The Sigil of Baphomet featured in the dark occult re-imagining of Sherlock Holmes
– Sherlock Holmes (2009)
In an interview with Wikinews, High Priest Peter H. Gilmore described the meaning of the symbol:
The goat face represents carnality. In ancient Egypt goats were considered representations as god symbols of lust, and we think lust is an important factor of biology that keeps humanity going so we value that. The five-pointed star really comes from the Pythagoreans. That is the one figure in which every element is within the golden mean of each other. It’s this wonderful mathematical symbol of perfection, organic perfection specifically. Since we are organic life and enjoy the idea of perfecting ourselves, that star is right for us in there and it perfectly fits the goat head inside. Now around it are two circles, one at the tip of the points of the star and one outside. In that are Hebrew characters starting at the bottom and going counter-clockwise spelling Leviathan. In Hebrew mythology, Leviathan was the great dragon of the abyss, this powerful earthly figure that even Yahweh was afraid of. So all these things taken together creates a symbol that Anton LaVey identified with Satanism specifically. When he started the Church of Satan, usually upside down crosses were considered Satanic, and he saw that these different elements and felt this was a positive symbol you could tie to the Satanism he was creating.
The terms Left-Hand Path and Right-Hand Path refer to a dichotomy between two opposing philosophies found in the Western Esoteric Tradition, which itself covers various groups involved in the occult and ceremonial magic. In some definitions, the Left-Hand Path is equated with malicious Black Magic and the Right-Hand Path with benevolent White Magic. Other occultists have criticised this definition, believing that the Left-Right dichotomy refers merely to different kinds of working, and does not necessarily connote good or bad magical actions.
In more recent definitions, which base themselves on the terms’ origins amongst Indian Tantra, the Right-Hand Path, or RHP, is seen as a definition for those magical groups which follow specific ethical codes and adopt social convention, while the Left-Hand Path adopts the opposite attitude, espousing the breaking of taboo and the abandoning of set morality. Some contemporary occultists have stressed that both paths can be followed by a magical practitioner, as essentially they have the same goals.
Rotwang’s mechanical right hand indicates he follows the Left-Hand Path
– Metropolis (1927)
There is no set accepted definition of what comprises the Left-Hand Path and what comprises the Right. Early proponents of the terms, such as Madame Blavatsky, believed that they were essentially conflatable with Black Magic and White, although this has been criticised by later occultists as being overly simplistic.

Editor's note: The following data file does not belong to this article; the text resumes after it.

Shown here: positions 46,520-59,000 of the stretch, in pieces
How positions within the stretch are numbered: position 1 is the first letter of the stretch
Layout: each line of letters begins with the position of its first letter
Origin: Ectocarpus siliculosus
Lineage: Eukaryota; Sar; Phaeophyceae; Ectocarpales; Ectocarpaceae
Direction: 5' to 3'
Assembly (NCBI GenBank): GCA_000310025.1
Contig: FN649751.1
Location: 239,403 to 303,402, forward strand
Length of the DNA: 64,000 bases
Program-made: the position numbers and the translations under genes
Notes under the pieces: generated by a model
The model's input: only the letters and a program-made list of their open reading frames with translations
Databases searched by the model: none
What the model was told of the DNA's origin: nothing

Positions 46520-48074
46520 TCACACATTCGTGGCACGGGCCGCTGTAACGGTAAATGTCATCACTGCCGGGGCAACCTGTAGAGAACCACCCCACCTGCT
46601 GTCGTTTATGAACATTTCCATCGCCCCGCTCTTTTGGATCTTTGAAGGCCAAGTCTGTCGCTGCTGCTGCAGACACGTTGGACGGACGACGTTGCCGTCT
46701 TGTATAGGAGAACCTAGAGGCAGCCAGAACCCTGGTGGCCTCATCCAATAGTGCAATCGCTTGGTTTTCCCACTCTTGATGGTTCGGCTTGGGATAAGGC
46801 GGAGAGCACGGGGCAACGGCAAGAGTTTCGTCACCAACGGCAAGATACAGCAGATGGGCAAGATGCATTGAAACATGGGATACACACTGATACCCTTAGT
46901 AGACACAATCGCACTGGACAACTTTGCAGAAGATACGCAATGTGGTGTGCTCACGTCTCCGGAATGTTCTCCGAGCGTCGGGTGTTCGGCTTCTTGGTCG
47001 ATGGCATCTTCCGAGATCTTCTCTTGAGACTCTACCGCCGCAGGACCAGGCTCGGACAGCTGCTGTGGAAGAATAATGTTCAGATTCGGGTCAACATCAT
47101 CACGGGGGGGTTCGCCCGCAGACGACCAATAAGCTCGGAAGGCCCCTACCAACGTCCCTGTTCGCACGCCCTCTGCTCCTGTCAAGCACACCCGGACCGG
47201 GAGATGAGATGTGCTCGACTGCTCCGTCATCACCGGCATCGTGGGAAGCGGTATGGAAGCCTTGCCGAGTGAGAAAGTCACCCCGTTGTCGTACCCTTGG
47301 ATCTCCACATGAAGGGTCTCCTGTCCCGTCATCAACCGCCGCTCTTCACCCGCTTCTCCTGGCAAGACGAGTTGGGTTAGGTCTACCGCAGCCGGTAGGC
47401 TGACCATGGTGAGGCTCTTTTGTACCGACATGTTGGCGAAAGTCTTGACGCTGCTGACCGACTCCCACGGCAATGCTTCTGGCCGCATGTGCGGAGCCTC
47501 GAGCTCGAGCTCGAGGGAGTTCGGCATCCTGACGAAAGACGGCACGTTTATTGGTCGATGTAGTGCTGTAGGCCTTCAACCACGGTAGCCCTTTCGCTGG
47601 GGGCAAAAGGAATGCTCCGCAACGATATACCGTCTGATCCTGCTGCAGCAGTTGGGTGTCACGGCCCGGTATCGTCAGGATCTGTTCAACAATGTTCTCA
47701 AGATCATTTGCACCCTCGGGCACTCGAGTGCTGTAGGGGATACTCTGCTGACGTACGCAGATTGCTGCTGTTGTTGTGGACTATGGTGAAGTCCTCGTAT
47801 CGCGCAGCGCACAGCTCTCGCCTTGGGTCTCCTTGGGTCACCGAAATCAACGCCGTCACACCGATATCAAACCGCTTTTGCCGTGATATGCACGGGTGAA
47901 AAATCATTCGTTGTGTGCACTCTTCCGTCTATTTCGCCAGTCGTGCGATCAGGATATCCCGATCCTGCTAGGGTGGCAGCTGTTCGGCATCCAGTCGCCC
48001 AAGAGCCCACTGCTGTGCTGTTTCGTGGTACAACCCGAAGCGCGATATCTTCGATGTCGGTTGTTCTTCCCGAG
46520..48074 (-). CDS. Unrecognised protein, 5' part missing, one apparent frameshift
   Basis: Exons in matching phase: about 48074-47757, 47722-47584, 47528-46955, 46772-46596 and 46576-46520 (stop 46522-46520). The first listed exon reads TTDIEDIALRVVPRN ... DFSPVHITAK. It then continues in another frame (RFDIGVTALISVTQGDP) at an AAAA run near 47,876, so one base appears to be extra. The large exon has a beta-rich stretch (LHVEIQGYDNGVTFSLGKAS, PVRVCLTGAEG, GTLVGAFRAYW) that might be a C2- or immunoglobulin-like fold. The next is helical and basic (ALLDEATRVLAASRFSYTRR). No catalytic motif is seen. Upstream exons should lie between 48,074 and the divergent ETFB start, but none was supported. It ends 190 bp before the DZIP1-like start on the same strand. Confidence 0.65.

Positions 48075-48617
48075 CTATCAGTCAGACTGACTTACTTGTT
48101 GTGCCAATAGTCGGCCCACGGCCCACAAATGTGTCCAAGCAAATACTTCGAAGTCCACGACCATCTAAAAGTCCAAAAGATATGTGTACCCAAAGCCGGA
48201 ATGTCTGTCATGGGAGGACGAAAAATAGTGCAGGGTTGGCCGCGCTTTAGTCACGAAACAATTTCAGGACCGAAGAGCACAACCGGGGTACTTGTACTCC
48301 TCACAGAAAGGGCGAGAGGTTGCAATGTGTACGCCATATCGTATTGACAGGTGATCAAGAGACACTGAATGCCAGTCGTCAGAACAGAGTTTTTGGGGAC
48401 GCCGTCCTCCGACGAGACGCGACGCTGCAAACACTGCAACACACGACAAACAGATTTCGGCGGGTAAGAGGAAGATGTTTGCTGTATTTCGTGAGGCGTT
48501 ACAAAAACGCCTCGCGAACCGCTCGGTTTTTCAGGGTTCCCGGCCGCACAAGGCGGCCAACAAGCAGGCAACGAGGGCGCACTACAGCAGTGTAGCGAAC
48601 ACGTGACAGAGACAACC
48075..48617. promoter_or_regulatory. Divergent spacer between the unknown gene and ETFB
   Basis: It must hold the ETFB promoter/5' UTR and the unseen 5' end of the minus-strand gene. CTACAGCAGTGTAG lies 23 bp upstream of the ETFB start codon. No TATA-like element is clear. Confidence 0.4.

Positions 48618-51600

The Right-Hand Path
The Right-Hand Path is commonly thought to refer to magical or religious groups which adhere to a certain set of characteristics:
- They adhere to social conventions and avoid taboos.
- They divide the concepts of mind, body and spirit into three separate, albeit interrelated entities.
- They adhere to a specific moral code and a belief in some form of judgement, such as karma or the Threefold Law.
Esoteric groups that could be considered to be RHP include Theosophy, as well as various Neopagan religions such as Druidry, Wicca, Kemetism, Celtic Neopaganism, Slavic Neopaganism, Germanic Neopaganism, Nova Roma, Hellenic Neopaganism and the Rada cult of Haitian Vodou, most of Thelema, and certain traditions of the Ecclesia Gnostica Catholica, or the Gnostic Catholic Church. Right-Hand Path Tantra (Sanskrit: Dakshinachara) is also included. The occultists Dion Fortune and William G. Gray consider non-magical Abrahamic religions to be RHP, although the term is rarely used outside of magical societies such as Fraternity of the Inner Light and Ordo Templi Orientis. Other RHP traditions include most of Taoism, Hinduism, Buddhism, Shinto, and all other Dharmic religions. Many groups and beliefs of the New Age Movement, particularly those based on self-help psychology, consciousness research, and many traditional religions and doctrines can also be considered RHP.
The Left-Hand Path
The historian Dave Evans studied self-professed followers of the Left-Hand Path in the early 21st century, making several observations about their practices:
- They often reject societal convention and the status quo, which some suggest is in a search for spiritual freedom. As a part of this, LHP followers embrace magical techniques that would traditionally be viewed as taboo, for instance using sex magic or embracing Satanic imagery. As Mogg Morgan wrote, the “breaking of taboos makes magick more potent and can lead to reintegration and liberation, [for example] the eating of meat in a vegetarian community can have the same liberating effect as anal intercourse in a sexually inhibited straight society.”
- They often question religious or moral dogma, instead adhering to forms of personal anarchism.
- They often embrace sexuality and incorporate it into magical ritual.
Under these definitions, various esoteric groups, often with widely differing beliefs, could be considered to be followers of the LHP. These include various forms of Satanism, such as LaVeyan Satanism as well as Theistic Satanism. Other Western LHP philosophies include Setianism, the Typhonian Order, Luciferianism, some beliefs of the New Age movement, chaos magic, Feri, magicians involved with demonology, as well as groups like the Dragon Rouge, and the Order of Nine Angles. The Petwo cult of Haitian Vodou reflects the LHP ethos. Several eastern philosophies could also be viewed as adhering to the LHP including forms of Taoism, forms of Hinduism such as Aghoris and Vamachara, forms of Buddhism like the Drukpa Lineage and Bön.
Darth Vader (who has taken the Left-Hand Path) cuts off Luke’s right-hand, symbolizing his descent down the Left-Hand Path
– Star Wars – Episode V: The Empire Strikes Back (1980)
History of the terms
Tantra and Madame Blavatsky